In addition to his World Cup in 1982, sitting in the Zoff trophy cabinet is his 1968 European Championship winners’ medal, six Italian scudetti with his club Juventus, two Coppa Italias and the 1977 UEFA Cup – a competition in which he reached the final three teams.
Complementing his club and country awards, Zoff, despite being a modest man, is regularly voted as one of the best all time goalkeepers by both piers and critics. In 1999 he came third in the IFFHS’s Goalkeeper of the Century poll while in 2000 he was also voted by FIFA as the World Goalkeeper of the Century.
Contemporaneous to his playing career, the Italian of course received an abundance of individual honours. He was awarded with the European Goalkeeper of the Year award on two separate occasions. On top of that, adding to his winner’s medal he was awarded the 1982 World Cup’s Best Goalkeeper. At the European Championships, he was also honoured with the goalkeeping award in 1968 and again in 1980.
From one Italian giant to another. The only man still playing his football in this list, Gianluigi Buffon is known by many as the most expensive goalkeeper ever following his £32million move from Parma to Juventus.
The reason Juventus paid so handsomely for the young ‘keeper? ‘Gigi’s talents were clear. At only 18, Buffon was designated as the starting goalkeeper for Parma’s 1996-1997 campaign. That alone was enough to track the attention of Italy’s elite. He went on to make over 200 appearances in six seasons for the club and, convincing Italy that it had another footballing prodigy on its hands, Buffon aided Parma immeasurably in their 1999 UEFA Cup and Coppa Italia winning season.
After switching Parma for Turin, the agile shot-stopper went on to win four scudetti before allegations of match fixing surrounded the Old Lady in disgrace and the team were relegated as punishment to the second tier of Italian football. However, in 2006, amid those allegations, came the goalkeeper’s greatest moment as he helped Italy lift the World Cup trophy aloft in Germany, keeping five consecutive clean sheets on the road to the final. For those solid displays he justifiably earned the award for best goalkeeper in the tournament.
Individually, he has been voted seven times as Serie A’s best goalkeeper and has on three occasions received the award for European goalkeeper of the year. Moreover, he has been dubbed as the IFFHS’s World Goalkeeper of the Year on no less than four occasions.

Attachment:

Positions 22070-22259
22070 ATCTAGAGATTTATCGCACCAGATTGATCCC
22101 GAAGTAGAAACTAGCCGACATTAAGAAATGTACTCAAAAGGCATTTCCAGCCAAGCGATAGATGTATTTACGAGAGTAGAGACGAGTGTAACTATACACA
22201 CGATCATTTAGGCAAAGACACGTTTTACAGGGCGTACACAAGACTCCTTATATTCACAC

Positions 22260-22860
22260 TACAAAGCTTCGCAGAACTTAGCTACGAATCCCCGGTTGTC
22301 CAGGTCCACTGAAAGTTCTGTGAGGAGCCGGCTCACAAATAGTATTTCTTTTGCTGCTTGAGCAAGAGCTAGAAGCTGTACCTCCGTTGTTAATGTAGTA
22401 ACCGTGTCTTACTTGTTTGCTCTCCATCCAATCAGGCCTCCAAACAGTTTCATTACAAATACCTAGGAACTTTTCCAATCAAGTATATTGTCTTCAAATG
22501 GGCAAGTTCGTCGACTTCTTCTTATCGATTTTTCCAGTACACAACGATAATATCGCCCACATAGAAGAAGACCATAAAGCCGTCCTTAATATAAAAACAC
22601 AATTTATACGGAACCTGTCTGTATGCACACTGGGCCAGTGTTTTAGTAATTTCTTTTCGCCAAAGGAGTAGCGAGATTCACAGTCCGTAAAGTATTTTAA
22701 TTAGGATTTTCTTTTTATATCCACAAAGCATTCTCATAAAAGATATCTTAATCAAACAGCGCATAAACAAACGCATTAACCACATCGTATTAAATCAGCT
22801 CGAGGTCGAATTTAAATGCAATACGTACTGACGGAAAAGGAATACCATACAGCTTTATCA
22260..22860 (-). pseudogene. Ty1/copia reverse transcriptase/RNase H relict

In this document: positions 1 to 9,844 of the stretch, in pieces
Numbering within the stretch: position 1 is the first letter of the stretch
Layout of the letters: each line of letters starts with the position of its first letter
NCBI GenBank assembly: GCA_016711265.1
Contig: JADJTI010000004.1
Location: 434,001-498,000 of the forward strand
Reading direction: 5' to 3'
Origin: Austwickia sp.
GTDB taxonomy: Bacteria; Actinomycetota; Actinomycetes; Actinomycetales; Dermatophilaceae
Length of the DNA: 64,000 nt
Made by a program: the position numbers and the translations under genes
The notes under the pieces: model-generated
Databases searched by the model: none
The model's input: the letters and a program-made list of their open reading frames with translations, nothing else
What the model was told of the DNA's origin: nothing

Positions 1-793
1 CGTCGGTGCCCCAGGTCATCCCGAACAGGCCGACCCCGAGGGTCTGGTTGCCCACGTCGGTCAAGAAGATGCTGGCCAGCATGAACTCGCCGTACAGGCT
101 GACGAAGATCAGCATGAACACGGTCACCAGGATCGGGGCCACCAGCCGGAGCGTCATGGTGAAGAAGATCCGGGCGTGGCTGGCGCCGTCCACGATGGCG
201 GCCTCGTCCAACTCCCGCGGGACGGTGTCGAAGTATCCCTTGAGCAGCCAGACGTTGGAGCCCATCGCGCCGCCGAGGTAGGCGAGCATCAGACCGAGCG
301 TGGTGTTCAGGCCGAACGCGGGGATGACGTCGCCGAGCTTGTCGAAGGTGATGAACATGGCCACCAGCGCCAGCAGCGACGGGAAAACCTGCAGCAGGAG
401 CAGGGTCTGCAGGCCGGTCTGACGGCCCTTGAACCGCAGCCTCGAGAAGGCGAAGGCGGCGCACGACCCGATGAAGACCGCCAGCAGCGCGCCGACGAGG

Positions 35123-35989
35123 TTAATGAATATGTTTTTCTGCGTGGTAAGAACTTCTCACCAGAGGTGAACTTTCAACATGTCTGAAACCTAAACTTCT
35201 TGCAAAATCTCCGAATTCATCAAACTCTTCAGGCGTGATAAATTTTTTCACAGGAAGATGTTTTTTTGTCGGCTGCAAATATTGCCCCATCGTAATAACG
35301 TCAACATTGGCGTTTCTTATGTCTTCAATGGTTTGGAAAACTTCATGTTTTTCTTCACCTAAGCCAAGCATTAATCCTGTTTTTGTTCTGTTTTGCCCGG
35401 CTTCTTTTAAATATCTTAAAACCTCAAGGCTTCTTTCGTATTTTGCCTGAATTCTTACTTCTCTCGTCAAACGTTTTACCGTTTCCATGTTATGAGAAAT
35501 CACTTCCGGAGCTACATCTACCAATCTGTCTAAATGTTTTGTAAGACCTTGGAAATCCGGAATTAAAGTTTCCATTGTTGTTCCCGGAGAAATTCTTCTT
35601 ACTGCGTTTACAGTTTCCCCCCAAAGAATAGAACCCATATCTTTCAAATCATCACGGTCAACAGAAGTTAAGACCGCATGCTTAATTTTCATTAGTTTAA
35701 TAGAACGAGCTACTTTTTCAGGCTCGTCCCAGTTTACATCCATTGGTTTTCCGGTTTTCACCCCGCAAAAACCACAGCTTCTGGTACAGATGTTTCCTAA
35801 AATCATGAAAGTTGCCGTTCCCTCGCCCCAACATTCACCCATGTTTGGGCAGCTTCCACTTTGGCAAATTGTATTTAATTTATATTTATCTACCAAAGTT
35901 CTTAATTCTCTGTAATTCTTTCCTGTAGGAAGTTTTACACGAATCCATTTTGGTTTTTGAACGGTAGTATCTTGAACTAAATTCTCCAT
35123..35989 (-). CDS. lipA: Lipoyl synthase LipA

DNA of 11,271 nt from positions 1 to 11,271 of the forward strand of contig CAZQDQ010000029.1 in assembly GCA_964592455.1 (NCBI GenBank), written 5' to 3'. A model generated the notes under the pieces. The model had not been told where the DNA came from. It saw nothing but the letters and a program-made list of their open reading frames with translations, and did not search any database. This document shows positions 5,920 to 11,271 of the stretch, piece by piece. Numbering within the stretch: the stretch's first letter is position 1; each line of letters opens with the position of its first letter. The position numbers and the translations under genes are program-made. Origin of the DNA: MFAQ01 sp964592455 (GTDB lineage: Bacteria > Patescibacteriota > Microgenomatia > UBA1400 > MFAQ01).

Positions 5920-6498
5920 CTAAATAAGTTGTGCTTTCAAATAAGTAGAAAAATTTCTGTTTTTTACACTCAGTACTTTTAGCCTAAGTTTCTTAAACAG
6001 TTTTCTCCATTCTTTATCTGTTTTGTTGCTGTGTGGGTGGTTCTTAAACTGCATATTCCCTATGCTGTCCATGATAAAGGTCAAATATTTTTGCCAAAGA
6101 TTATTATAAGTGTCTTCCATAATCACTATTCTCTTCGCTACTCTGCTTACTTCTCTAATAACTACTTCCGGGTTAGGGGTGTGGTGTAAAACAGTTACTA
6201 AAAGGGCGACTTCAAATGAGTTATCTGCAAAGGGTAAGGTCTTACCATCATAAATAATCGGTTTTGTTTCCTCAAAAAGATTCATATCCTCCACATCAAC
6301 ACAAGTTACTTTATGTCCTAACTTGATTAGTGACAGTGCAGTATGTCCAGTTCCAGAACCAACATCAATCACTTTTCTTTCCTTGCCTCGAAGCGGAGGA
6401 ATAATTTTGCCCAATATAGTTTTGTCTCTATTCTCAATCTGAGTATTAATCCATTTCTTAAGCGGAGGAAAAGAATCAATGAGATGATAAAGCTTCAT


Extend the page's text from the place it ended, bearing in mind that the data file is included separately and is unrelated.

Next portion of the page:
Whether the match-fixing scandal or his recent absence at the South African World Cup will damage his near-legendary reputation remains to be seen. But whatever the aftermath of his illustrious career, he can stake a claim for being one of the greatest in the modern game, if not of all time.
If you have an award named after you than, my friend, you have to be damn good and Lev ‘the Black Octopus’ Yashin is one of those men.
Highly regarded as the greatest goalkeeper in the history of the game, the socialist shot-stopper from the Soviet Union remains the only goalkeeper to win the coveted European Footballer of the Year award. Standing at 6ft 2.5in, the Russian, with his imposing stature and surly demeanor (on the field, at least), dominated his area with amazing athleticism and outstanding reflexes – skills he undoubtedly honed playing ice hokey before becoming a goalkeeper.
So determined was he not to let the ball pass him that he once said, upon seeing Yuri Gagarin’s first flight in space, that the joy of seeing a Russian in space could only be superseded by that of a good penalty save.
The records that the indomitable Russian kept are equally out of this world too. His career saw him keep an unbelievable 480 clean sheets from 812 games, saving a record 150 spot-kicks along the way. He took part in four World Cups – coming fourth in the 1966 finals – and won the embryonic European Nations Cup final in 1960, the forerunner to the European Championships, before returning as Runners-up to Spain four years later.
Additionally, he won a gold medal for his participation in the Olympic Games in 1956. At club level he won the Soviet League five times and the Soviet Cup three times with Dynamo Moscow in an ultra-competitive socialist environment that regarded football as the greatest exponent of the virtues of the communist system.
Now, the greatest goalkeepers are awarded the Lev Yashin award, in homage to the ‘Black Russian’, who has won so many posthumous awards since 1990 that to list them would simply not do them justice.